Standardized testing is a pervasive aspect of schooling in America. From a young age, students are routinely scored against each other, and classes shift to “teach the test” rather than teach the material. The emphasis on standardized testing cannot be understated-tests such as the SAT, the ACT, AP tests, to name a few, dominate the narrative of high schoolers across the country. As COVID-19 swept the world into unprecedented territory, the question is raised: what will the future of standardized testing in America look like?
In mid-January, the College Board announced that they would begin development of an online-version of the SAT. This came as a shock to many who had seen the trials and tribulations of the online AP testing format which emerged in May of 2020. This announcement comes after a tumultuous year of test cancelations, public pushback, and is especially shocking as numerous colleges have declared themselves test-optional. Test-optional admissions are the first way in which the standardized testing space will be shifted. As many colleges and universities began to recognize the obstacles many students face while attempting to take standardized tests, they stopped including scores from those tests as application requirements. Barriers to testing are not unique to COVID, however, because barriers such as lack of funding or inability to reach a testing site have barred students from taking these tests for as long as they’ve been administered.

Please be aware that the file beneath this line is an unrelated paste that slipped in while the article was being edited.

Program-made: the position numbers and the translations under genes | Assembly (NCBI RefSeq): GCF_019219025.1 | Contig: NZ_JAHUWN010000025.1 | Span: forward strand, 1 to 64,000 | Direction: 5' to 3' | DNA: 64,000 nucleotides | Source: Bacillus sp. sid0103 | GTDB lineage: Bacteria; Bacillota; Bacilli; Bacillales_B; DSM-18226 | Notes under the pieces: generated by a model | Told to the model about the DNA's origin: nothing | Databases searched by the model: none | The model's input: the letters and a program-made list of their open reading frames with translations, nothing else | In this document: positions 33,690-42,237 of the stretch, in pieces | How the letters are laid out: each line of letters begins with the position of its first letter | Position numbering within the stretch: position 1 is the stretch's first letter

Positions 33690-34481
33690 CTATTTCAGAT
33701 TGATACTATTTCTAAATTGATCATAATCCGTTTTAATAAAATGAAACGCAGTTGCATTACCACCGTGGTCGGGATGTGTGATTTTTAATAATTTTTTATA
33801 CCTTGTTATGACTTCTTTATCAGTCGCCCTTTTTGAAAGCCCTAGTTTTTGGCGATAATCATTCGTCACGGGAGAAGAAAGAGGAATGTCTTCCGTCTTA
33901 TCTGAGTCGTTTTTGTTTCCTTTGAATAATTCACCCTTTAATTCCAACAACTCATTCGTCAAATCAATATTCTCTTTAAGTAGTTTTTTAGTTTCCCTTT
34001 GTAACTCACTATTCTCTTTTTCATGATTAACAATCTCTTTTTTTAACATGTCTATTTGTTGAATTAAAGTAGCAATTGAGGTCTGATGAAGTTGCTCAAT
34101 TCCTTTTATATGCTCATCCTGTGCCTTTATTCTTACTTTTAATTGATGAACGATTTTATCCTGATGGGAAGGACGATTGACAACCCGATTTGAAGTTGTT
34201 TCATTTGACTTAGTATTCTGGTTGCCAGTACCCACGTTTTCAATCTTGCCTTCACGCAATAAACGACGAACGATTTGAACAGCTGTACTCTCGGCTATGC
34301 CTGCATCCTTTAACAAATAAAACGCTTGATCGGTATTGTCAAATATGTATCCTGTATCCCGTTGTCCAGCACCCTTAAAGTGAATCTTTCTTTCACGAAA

These tests remain immensely important-irrespective to their requirement for college. In many states-such as Idaho-a score on the SAT or ACT is a requirement for graduation. As testing centers began closing, it became a struggle for many students to take these tests, which put them at risk of not graduating. This resulted in massive pushbacks, including a multi-day meeting of the Idaho State Board of Education in which dozens of students testified.
The SAT and ACT are not the only standardized tests which are tentative to change. The College Board developed an online AP Testing format, which debuted in May. The format entailed a shortened version of the usual 3-hour AP test, which determines if college credit is earned for the course. These tests were met with mixed opinions from the public. Nevertheless, the College Board has planned to release online formats again in 2021. The format will be different-the test will be as long as the regular, in-person test, but will just remain in an optional online format. Online formats such as this allow for fewer barriers of entry to many students, who might otherwise be unable to take a standardized test.
As the world begins a slow process of recovery, standardized testing will shift immensely. Following the successful implementation of online AP tests, we will begin to see a wider range of options for testing formats-which will affect massive change in removing the barriers to testing. Additionally, as colleges and universities stop considering testing a requirement, but rather as an augmentation to an application, the emphasis in schooling will shift away from the testing-centric approach we are familiar with and towards a more holistic approach.